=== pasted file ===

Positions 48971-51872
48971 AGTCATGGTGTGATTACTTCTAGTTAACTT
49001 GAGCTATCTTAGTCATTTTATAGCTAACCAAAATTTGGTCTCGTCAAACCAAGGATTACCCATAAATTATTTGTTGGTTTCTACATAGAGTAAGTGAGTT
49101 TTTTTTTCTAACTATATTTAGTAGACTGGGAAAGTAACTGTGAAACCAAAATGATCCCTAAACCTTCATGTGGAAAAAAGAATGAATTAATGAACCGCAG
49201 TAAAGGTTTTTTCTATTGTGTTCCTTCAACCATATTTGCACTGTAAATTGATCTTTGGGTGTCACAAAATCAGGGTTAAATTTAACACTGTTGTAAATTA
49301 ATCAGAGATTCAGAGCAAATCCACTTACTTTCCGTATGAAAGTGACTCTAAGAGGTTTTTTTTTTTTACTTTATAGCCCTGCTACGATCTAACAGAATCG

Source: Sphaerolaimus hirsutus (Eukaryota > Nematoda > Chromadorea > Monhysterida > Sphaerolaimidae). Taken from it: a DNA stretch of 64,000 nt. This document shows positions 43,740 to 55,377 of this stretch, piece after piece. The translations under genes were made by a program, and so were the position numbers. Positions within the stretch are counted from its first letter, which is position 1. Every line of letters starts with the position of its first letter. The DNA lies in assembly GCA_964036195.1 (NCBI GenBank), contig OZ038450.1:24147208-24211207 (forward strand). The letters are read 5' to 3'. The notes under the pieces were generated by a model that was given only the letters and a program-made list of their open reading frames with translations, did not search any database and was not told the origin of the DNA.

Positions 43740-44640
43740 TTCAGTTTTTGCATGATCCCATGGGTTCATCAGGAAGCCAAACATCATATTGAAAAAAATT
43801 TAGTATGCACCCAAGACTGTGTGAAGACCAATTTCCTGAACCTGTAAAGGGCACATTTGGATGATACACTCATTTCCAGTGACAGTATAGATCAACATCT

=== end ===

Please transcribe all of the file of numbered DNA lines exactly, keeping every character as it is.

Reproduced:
Positions 48971-51872
48971 AGTCATGGTGTGATTACTTCTAGTTAACTT
49001 GAGCTATCTTAGTCATTTTATAGCTAACCAAAATTTGGTCTCGTCAAACCAAGGATTACCCATAAATTATTTGTTGGTTTCTACATAGAGTAAGTGAGTT
49101 TTTTTTTCTAACTATATTTAGTAGACTGGGAAAGTAACTGTGAAACCAAAATGATCCCTAAACCTTCATGTGGAAAAAAGAATGAATTAATGAACCGCAG
49201 TAAAGGTTTTTTCTATTGTGTTCCTTCAACCATATTTGCACTGTAAATTGATCTTTGGGTGTCACAAAATCAGGGTTAAATTTAACACTGTTGTAAATTA
49301 ATCAGAGATTCAGAGCAAATCCACTTACTTTCCGTATGAAAGTGACTCTAAGAGGTTTTTTTTTTTTACTTTATAGCCCTGCTACGATCTAACAGAATCG

Source: Sphaerolaimus hirsutus (Eukaryota > Nematoda > Chromadorea > Monhysterida > Sphaerolaimidae). Taken from it: a DNA stretch of 64,000 nt. This document shows positions 43,740 to 55,377 of this stretch, piece after piece. The translations under genes were made by a program, and so were the position numbers. Positions within the stretch are counted from its first letter, which is position 1. Every line of letters starts with the position of its first letter. The DNA lies in assembly GCA_964036195.1 (NCBI GenBank), contig OZ038450.1:24147208-24211207 (forward strand). The letters are read 5' to 3'. The notes under the pieces were generated by a model that was given only the letters and a program-made list of their open reading frames with translations, did not search any database and was not told the origin of the DNA.

Positions 43740-44640
43740 TTCAGTTTTTGCATGATCCCATGGGTTCATCAGGAAGCCAAACATCATATTGAAAAAAATT
43801 TAGTATGCACCCAAGACTGTGTGAAGACCAATTTCCTGAACCTGTAAAGGGCACATTTGGATGATACACTCATTTCCAGTGACAGTATAGATCAACATCT